# Solving this matrix equality

I'm trying to get a closed form solution for this matrix equality (it arose as the subgradient of a "group elastic net" objective).

$Z_1\beta + z_2 + \lambda_1\beta + \lambda_2\frac{\beta}{\|\beta\|_2} = 0$

Here $Z_1$ is a positive semi-definite matrix, $z_2$ and $\beta$ are vectors, and $\lambda_1$ and $\lambda_2$ are positive scalars. The objective is to solve for $\beta$. If $\beta$ is one-dimensional, the problem becomes quite easy since $\frac{\beta}{\|\beta\|_2}$ reduces to the sign function, and $Z_1\beta$ is proportional to $\beta$. But none of these hold in higher dimensions. I tried an approach with projecting $\beta$ and $z_2$ to the eigenspace of $Z_1$ but that doesn't make much progress since you end up with a root sum square of the eigenvalues.

It's possible that there's no closed form solution here, but I don't see an argument for that either.

• IMHO, there is no close form solution due to the normalization operation $\beta \to \frac{\beta}{\|\beta\|_2}$ and also to the positivity constraints. I would advise you to take numerical methods in order to "play" a little with the problem, see whether there are, in some cases, 1,0 or an infinity of solutions... – Jean Marie Jan 25 '17 at 22:36
• Thanks for the reply. Actually this arose from trying to do coordinate descent which would need a fast optimization in the "inner loop". I was hoping that a closed form solution to this would make the overall optimization faster than my current method, proximal gradient descent. But if I have to use numerical methods for this problem, I don't think I will gain any advantage by doing coordinate descent. So I guess I'll stick to prox gradient descent for now. – Jayanth Koushik Jan 25 '17 at 22:45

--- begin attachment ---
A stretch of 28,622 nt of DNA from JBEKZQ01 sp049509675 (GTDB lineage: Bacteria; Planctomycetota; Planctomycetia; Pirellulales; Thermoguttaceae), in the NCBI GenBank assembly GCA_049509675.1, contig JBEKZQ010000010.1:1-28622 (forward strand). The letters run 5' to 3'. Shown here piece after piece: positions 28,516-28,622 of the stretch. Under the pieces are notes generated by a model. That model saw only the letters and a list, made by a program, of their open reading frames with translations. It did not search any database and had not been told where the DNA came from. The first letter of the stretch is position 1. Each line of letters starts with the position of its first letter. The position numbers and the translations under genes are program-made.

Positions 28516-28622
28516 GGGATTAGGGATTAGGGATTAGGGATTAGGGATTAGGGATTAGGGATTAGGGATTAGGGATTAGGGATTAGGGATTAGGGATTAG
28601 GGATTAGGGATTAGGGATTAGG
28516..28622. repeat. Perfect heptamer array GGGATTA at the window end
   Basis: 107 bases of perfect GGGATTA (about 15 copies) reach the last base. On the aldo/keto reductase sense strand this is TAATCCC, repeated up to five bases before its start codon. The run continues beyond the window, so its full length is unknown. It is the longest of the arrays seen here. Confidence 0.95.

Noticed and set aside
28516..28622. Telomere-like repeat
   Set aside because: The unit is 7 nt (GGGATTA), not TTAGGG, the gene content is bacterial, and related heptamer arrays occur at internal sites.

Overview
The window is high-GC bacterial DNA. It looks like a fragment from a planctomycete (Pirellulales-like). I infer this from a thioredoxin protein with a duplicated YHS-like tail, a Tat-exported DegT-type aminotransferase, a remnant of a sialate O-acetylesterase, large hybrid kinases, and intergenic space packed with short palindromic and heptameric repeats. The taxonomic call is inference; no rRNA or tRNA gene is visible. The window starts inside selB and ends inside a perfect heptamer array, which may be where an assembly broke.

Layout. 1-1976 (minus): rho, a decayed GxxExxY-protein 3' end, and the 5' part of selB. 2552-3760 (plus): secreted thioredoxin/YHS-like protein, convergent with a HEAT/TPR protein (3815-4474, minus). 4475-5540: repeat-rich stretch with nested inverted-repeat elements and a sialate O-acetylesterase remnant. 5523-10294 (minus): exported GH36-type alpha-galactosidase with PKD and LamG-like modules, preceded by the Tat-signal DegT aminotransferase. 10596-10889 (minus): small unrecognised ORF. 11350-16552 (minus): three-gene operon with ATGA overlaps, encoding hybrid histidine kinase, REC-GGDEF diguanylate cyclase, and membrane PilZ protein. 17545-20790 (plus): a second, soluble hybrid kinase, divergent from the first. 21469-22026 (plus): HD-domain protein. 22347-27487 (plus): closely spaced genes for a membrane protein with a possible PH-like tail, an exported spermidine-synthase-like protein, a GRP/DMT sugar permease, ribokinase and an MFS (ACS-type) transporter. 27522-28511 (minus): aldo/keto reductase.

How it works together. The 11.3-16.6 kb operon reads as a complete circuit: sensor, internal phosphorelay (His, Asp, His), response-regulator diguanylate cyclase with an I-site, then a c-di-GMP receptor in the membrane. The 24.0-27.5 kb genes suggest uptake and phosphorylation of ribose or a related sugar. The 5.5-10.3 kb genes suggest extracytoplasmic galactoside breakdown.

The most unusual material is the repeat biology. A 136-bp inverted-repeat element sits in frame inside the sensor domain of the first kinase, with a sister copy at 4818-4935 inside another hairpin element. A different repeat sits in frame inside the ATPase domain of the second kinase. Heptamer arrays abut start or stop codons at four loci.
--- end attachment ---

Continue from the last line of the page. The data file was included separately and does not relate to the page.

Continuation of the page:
If $z_2=0$, clearly $\beta=0$ is a solution. Suppose $z_2$ is nonzero. Orthogonally diagonalise $Z_1+\lambda_1I$ as $QDQ^T$. Let $u=\frac{Q^T\beta}{\|\beta\|}=\frac{Q^T\beta}{\|Q^T\beta\|},\ x=\|\beta\|=\|Q^T\beta\|$ and $v=-Q^Tz_2$. We may rewrite the equation as $$(xD+\lambda_2I)u = v,\quad \|u\|=1,\ x\ge0.\tag{1}$$ As $f(x)=\|(xD+\lambda_2I)u\|$ is increasing in $x$ and it approaches infinity when $x$ tends to infinity, $(1)$ has a root if and only if $f(0)\leq\|v\|$, i.e. if and only if $\lambda_2\leq\|v\|=\|z_2\|$.

In case $\lambda_2\leq\|z_2\|$, equality holds in $(1)$ if and only if $(xD+\lambda_2I)^{-1}v$ has unit norm. Hence the roots of $(1)$ are given by the nonnegative roots of the equation $$\sum_{i=1}^n\frac{v_i^2}{(d_ix+\lambda_2)^2}=1,\tag{2}$$ (where $n$ is the dimension of the vector space) which further reduces to the degree-$2n$ polynomial equation $$\prod_{i=1}^n(d_ix+\lambda_i)^2-\sum_{i=1}^nv_i^2\prod_{j\neq i}(d_jx+\lambda_j)^2=0,\quad x\ge0.\tag{3}$$ In general, high-degree polynomial equations can only be solved numerically.